If you're not interested in discussing our answers, in any detail, at all, I see no point in giving you the satisfaction of a "yes" or "no" answer. You're the one who left the discussion - with recent health difficulties, you probably have good reason. But you gain nothing from a poll of "Is this right?" other than the ability to misinterpret the results.

Enjoy your vacation. If you don't want to discuss your assertions, stop bringing them up.

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Re: Galilean:x' with respect to S'? AND SPECIAL BONUS x' = x

Postby SecondTalon » Thu Nov 07, 2013 4:29 pm UTC

steve waterman wrote:then if we allow either system to move or even to also manifest rotation(s) from that coincidence,
for an example of this, see the following depiction.


Wasn't it established that systems cannot move or rotate or anything of the sort? Or am I mis-remembering?

I ask because I'm not sure I see the point in having a coordinate system at all if we can move it around all willy nilly.
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Re: Galilean:x' with respect to S'? AND SPECIAL BONUS x' = x

Postby steve waterman » Thu Nov 07, 2013 4:44 pm UTC

SecondTalon wrote:
steve waterman wrote:then if we allow either system to move or even to also manifest rotation(s) from that coincidence,
for an example of this, see the following depiction.

Wasn't it established that systems cannot move or rotate or anything of the sort? Or am I mis-remembering?

Coordinate systems can be mathematically moved with respect to another system.

Indeed, that is what is done to one of the two systems and does occur in the mechanics of the Galilean transformation process, as vt gets applied to one of the coincident Cartesian coordinate systems.
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Re: Galilean:x' with respect to S'? AND SPECIAL BONUS x' = x

Postby SecondTalon » Thu Nov 07, 2013 6:56 pm UTC

I think I see my confusion wherein you hold that x = x' prevents S from moving with respect to S'

So, with that in mind..


Given coincident Cartesian systems S(x,y,z) = S'(x',y',z') where x = x',
where x is defined as the VECTOR DISTANCE from S(0,0,0) to S(x,0,0) and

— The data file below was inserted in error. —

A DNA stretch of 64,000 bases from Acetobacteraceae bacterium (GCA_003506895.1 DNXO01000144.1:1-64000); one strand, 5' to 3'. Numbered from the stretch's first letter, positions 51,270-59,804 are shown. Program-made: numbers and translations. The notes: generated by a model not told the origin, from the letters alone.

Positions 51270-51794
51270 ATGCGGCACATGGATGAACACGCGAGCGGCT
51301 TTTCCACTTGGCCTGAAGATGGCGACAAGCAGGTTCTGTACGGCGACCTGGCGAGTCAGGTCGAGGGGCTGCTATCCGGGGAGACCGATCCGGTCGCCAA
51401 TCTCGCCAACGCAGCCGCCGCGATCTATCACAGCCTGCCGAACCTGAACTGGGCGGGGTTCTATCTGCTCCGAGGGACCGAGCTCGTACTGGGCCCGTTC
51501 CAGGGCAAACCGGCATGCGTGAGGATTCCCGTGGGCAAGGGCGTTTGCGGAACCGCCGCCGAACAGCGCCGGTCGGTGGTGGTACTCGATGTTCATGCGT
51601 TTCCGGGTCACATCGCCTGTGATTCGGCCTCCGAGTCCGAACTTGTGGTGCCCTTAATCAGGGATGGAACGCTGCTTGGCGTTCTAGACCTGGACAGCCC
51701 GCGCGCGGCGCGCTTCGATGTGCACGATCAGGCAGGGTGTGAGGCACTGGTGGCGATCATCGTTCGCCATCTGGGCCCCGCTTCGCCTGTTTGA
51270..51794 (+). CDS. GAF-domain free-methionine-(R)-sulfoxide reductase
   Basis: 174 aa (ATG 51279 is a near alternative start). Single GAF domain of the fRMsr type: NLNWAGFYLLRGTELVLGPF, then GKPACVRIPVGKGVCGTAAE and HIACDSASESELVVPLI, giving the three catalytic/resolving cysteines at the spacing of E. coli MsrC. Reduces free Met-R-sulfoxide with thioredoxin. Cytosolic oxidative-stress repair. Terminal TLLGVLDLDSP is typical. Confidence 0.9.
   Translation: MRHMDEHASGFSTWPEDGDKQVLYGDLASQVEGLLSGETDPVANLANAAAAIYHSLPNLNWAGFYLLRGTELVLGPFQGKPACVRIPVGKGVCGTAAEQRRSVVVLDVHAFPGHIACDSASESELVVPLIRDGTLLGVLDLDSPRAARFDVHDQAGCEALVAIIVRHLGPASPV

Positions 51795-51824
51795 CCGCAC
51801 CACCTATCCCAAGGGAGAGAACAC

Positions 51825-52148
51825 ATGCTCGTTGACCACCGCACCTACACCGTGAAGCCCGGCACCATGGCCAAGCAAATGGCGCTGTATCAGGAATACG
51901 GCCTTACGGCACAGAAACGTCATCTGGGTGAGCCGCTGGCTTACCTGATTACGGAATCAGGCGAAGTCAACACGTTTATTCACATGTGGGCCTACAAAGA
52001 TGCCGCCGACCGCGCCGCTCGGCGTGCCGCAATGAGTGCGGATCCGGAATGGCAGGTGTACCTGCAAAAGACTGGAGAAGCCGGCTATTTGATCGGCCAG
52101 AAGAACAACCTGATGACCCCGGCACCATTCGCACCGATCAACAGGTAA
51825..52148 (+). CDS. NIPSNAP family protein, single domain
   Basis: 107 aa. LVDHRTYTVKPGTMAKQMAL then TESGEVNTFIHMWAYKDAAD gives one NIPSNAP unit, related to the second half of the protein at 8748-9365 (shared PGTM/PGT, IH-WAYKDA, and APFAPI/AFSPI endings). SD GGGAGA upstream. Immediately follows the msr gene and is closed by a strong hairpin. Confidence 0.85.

where x' is defined as the VECTOR DISTANCE from S'(0,0,0) to S'(x',0,0)...

then if we allow either system to move or even to also manifest rotation(s) from that coincidence,
for an example of this, see the following depiction.


..is impossible. Because you stated that x and x' are the same. If you move S with respect to S' or vice versa, x no longer equals x' so whatever it is you're trying to do goes right out the window. Or not, depending on which x we're talking about since you now have x standing for two completely different things.

Keep in mind, if x = x', then x = the VECTOR DISTANCE from S'(0,0,0) to S'(x',0,0)...whatever the hell Vector Distance means. So if you move S to a place where x no longer equals the VECTOR DISTANCE from S'(0,0,0) to S'(x',0,0), then whatever you're trying to do won't work.

Unless you're saying that "a distance of 2 on this arbitrary measurement scale equals a distance of 2 on this other arbitrary measuring scale" to which the only answer is "..so?" or even the more abrasive "No shit?"
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Re: Galilean:x' with respect to S'? AND SPECIAL BONUS x' = x

Postby Chen » Thu Nov 07, 2013 7:38 pm UTC

SecondTalon wrote:Or not, depending on which x we're talking about since you now have x standing for two completely different things.


This is the problem with that new set of definitions. First there is S(x,y,z), S'(x',y',z'). Here x and x' are the first coordinate of some point as viewed from their respective Coordinate systems. But Steve, you then also define x and x' as vector distances. So x and x' now have two completely different definitions. This makes it extremely easy to draw incorrect conclusions.

How about instead we define the vector distance from S(0,0,0) to S(x,0,0) as A and the vector distance of S'(0,0,0) to S'(x',0,0) as B. Now we can distinguish between whether you're talking about coordinates or vector distances more easily. If your point holds, it should hold using this nomenclature too.